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A real overhaul of China’s state-owned enterprises? – China’s latest business and technology news

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summary of the top news in Chinese business and technology for July 26, 2017. Part of the daily SupChina newsletter, a convenient package of China’s business, political, and cultural news delivered to your inbox for free. Subscribe here.
3 months ago
Jiayun Feng

When Xi Jinping assumed leadership of the Communist Party in late 2012, he was widely expected to launch bold reforms of China’s bloated, inefficient, and debt-ridden state-owned enterprises (SOEs). That did not happen. But after five years of consolidating his power and eliminating rivals who may hinder reforms, could serious reform of the state sector of the economy be a real possibility at last?

On July 26, the State Council reported that it had “approved an action plan to restructure China’s centrally administered SOEs toward corporations,” with a target of restructuring all central SOEs into limited companies or corporations by the end of 2017.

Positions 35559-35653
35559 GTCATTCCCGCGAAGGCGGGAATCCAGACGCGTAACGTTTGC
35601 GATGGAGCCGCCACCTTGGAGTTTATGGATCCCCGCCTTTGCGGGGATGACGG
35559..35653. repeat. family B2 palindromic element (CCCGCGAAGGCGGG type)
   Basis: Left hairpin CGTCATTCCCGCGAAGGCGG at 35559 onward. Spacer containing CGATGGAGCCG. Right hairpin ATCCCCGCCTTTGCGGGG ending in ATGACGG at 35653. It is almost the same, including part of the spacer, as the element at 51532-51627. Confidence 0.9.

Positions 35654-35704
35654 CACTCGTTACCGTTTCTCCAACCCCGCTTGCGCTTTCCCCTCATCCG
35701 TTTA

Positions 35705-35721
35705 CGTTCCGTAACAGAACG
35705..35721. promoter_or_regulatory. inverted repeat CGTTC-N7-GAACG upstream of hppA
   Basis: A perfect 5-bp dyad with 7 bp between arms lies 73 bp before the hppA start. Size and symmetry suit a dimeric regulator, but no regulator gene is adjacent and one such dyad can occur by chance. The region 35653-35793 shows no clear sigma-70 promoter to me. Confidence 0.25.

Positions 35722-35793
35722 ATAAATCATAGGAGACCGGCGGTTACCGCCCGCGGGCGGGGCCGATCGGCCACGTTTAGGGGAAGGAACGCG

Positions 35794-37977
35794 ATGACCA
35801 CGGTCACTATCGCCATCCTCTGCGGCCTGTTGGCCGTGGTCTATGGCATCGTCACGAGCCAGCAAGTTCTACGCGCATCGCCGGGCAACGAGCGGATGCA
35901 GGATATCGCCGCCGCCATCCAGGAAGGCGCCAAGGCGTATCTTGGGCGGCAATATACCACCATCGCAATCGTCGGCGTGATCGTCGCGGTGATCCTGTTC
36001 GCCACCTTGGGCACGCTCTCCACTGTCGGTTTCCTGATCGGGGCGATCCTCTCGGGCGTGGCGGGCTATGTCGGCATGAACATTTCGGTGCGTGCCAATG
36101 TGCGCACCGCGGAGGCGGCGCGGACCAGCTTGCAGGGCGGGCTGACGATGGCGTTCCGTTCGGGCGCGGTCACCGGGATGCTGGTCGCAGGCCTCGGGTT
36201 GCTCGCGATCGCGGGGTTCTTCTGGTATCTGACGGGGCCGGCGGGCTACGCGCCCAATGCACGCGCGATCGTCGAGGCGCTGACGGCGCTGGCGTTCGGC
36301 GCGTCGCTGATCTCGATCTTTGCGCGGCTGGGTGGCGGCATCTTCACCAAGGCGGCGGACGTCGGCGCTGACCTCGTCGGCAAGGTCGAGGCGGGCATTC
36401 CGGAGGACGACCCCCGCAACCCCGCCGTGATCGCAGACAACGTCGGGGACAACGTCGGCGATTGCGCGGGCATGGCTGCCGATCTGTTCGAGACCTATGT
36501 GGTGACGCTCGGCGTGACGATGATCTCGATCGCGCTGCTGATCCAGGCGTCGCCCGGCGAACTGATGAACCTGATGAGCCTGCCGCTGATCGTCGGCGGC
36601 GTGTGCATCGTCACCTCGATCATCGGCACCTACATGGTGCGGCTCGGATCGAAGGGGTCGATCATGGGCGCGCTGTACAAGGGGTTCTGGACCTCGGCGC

• According to Xinhua, the outdated corporate structure of SEOs is the main culprit of their low efficiency.
  • Xinhua says that “central SOEs will be granted support in the reform, including management of allotted land, tax benefits, registration of changes, and takeover of business license qualifications.”
  • Mixed-ownership reform, which diversifies the shareholding structure of SOEs, “will take off in the second half of the year.”

By Jiayun Feng
Jiayun is a Chinese native and was born in Shanghai, where she spent her first 20 years and earned a bachelor’s degree in journalism at Fudan University. Interested in writing for a global audience, she attended the NYU Graduate School of Journalism for its Global & Joint Program Studies, which allows her to pursue a journalistic career along with her interest in international relations. She has previously interned for Sixth Tone and Shanghai Daily.
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